Once again, Indy offers feast for connoisseur with rich driving mix

Full complement of stars promises a special race, though bitterness lingers

Auto Racing

May 27, 2001|By Sandra McKee | Sandra McKee,SUN STAFF

INDIANAPOLIS - Michael Andretti. Eddie Cheever. Arie Luyendyk. Al Unser Jr. Sarah Fisher. Even Winston Cup star Tony Stewart, who started his major-league career in the Indy Racing League, will line up for today's 85th Indianapolis 500. It's an all-star cast that is supposed to return the luster to the most famous race in the world.

"This year, nobody can say someone wasn't here," said Eliseo Salazar, an IRL driver who works for A. J. Foyt. "Only F-1 [Formula One] drivers aren't here, and in the 21st century, with the schedules, that's out of the question."

This edition of the 500 has all the makings of a great race. There are a dizzying number of story lines. Sam Horish Jr., 21, and Fisher, 20, lead the youth movement, seeking their first 500 win. Veteran Luyendyk, back from a two-year retirement, is trying for his third 500 victory.

Stewart will attempt double duty, racing here in the afternoon and then flying to Charlotte, N.C., for the Coca-Cola 600. Andretti, perhaps the most famous driver in the race, will try to break a family history of bad luck at the track. Roger Penske, whose cars once dominated Indy, is back with CART champion Gil de Ferran, trying to make up for 1995 when none of his cars qualified in their previous Indy attempt.

Cory Witherill, a full-blooded Navajo, will start in the middle of the last row and is believed to be the only Native American to ever compete in professional open-wheel racing.

And, today, when the drivers arrive at the speedway, it will look like a great race is about to be run. But the lead-up has been mysterious. The crowds that traditionally have clogged the streets and filled the stands with multiple thousands in pre-race activities haven't been here.

"I can't believe it," said Andretti, back for the first time since 1995. "Qualifying day, it was beautiful but there was almost nobody in the stands. That tradition seems lost. But on race day, I know it will be the old Indy."

It seems to be what everyone is thinking, when not thinking about how the split between the IRL and CART seems all but over at Indianapolis.

Last year, Chip Ganassi was the first CART owner to bring a team here since speedway owner Tony George created the IRL and sent open-wheel racing down two different roads. This year, most of the teams that open-wheel fans want to see are here.

"The tradition of Indy has been for a coming together of different schools of drivers," said CART driver Jimmy Vasser, who will start on the outside of the fourth row. "Guys came from Europe, Formula One, dirt cars and NASCAR. It's what has always made the Indy 500 a great race.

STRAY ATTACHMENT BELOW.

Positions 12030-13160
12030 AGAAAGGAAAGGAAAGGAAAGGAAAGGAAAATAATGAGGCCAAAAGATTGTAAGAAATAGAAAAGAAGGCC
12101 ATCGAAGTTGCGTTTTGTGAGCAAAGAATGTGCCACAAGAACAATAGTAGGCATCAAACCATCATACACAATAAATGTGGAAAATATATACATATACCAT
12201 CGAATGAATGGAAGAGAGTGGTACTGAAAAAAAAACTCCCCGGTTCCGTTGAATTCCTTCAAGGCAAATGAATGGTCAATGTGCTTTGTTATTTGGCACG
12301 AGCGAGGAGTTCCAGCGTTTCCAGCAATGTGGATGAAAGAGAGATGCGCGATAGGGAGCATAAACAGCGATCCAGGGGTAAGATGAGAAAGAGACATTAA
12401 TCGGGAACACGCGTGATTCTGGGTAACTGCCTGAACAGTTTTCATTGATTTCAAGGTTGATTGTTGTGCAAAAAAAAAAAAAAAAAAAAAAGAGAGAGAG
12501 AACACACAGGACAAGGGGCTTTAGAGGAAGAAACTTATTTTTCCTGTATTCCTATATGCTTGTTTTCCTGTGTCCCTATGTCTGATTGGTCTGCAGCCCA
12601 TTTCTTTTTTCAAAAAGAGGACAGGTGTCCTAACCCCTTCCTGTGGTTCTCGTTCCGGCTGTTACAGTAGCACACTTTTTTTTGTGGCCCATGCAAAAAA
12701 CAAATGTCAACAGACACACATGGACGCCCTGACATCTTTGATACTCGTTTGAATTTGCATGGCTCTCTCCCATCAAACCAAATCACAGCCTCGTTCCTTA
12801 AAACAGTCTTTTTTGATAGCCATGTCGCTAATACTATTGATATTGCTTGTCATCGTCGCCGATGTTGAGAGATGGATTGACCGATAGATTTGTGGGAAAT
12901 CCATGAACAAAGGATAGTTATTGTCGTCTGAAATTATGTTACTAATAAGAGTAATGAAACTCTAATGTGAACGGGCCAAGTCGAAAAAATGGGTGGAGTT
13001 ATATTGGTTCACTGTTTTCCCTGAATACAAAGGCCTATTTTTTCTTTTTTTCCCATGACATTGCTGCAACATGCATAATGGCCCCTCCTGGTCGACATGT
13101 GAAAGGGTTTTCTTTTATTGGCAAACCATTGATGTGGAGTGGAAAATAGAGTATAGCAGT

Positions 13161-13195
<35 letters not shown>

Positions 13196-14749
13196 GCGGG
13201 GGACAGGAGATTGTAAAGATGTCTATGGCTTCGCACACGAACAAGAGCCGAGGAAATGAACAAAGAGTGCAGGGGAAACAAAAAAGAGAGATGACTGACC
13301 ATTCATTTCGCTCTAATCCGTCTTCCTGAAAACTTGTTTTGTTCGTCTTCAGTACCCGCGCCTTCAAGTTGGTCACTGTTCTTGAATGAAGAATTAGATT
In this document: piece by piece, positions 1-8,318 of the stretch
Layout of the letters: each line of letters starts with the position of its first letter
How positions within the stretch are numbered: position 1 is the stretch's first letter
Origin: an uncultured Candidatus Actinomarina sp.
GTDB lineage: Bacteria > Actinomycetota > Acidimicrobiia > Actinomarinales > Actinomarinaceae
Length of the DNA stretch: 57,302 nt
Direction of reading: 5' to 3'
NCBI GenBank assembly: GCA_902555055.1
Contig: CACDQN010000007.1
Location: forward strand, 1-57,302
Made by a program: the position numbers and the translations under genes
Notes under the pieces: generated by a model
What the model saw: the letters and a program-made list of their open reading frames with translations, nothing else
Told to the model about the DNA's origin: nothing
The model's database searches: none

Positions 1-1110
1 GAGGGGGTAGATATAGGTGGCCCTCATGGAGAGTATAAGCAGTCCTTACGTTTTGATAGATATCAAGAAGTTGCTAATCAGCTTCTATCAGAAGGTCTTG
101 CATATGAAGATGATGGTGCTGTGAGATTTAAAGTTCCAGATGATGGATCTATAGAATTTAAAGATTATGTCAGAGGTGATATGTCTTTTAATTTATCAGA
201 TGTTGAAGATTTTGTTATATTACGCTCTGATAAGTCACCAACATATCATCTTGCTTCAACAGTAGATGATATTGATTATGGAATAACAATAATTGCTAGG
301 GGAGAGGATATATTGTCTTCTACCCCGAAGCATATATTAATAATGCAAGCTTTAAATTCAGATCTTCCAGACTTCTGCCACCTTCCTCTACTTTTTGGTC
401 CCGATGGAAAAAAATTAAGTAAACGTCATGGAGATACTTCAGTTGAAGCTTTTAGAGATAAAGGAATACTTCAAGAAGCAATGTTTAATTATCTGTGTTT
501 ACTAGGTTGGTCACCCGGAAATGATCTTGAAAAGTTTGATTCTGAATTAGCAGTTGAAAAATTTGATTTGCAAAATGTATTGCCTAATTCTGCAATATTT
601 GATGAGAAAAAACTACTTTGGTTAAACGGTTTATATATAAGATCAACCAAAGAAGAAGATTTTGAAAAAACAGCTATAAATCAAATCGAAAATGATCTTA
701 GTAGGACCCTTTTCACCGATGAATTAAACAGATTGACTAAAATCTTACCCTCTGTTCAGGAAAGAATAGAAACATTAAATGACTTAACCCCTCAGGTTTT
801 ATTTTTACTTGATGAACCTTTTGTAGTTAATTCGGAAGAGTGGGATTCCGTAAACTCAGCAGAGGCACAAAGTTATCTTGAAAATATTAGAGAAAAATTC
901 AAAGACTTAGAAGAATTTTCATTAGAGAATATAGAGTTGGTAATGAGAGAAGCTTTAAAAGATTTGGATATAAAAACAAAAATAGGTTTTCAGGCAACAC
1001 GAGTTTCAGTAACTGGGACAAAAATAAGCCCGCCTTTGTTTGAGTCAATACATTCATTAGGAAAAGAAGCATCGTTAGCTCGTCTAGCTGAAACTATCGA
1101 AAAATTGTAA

"This year, the 500 is better because all the different drivers are here."

It's been an interesting month of May. Drivers and owners from both sides have said there is no ill will between the CART and IRL drivers. And yet, seemingly harmless statements like Vasser's rub up against lingering hurt.

"To say the race is going to be better because the CART teams are here infers that the competition wasn't as strong when they weren't here," said Indy winner Buddy Lazier, who won in 1996, the first year after the split. "I don't feel that way. I feel the talent was always here, but that some guys didn't have a chance before the IRL came. I didn't.

"I mean, for so many years when I was racing before the IRL, before practice even started, you knew who was going to win the race. ... You knew, because one or two teams had dominant packages, dominant teams, dominant horsepower, cars. There were times you almost wondered why even run the race."

Eddie Cheever, who won the 500 in 1998, is quick to pick up the theme and said he still resents the way he believes CART set about demeaning drivers not in CART.

"We had a hard time for five years because the assumption was - and it was perpetrated by all the other drivers in the other open- wheel racing series [CART] - that if you don't race with [them], you're incompetent. ... " Cheever said. "I think that was wrong."

Andretti, who will start on the outside of Row 7, was one of the biggest IRL critics. But he has changed his tune. When the announcement was first made that he would be racing at Indy as part of a deal between his CART owner and an IRL team, he said, "I was wrong, in the things I said."

It is as close to an apology as anyone has come. But for some, it seems to have come too late and to others not to matter at all.

"I've got bigger fish to fry than to worry about the CART-IRL split," said Stewart, the 1998 IRL champ. "I think it's ridiculous. Fans should just enjoy the fact that there has been twice as much open-wheel racing to enjoy."

And this week George told the Indianapolis Star that the Indy 500 may never again be what it was.

"I'm not sure that we haven't diluted things by adding the Brickyard 400 and the U.S. Grand Prix," George said. "We want to keep all three events healthy, but it's more of a challenge. ... It may never be way it once was."

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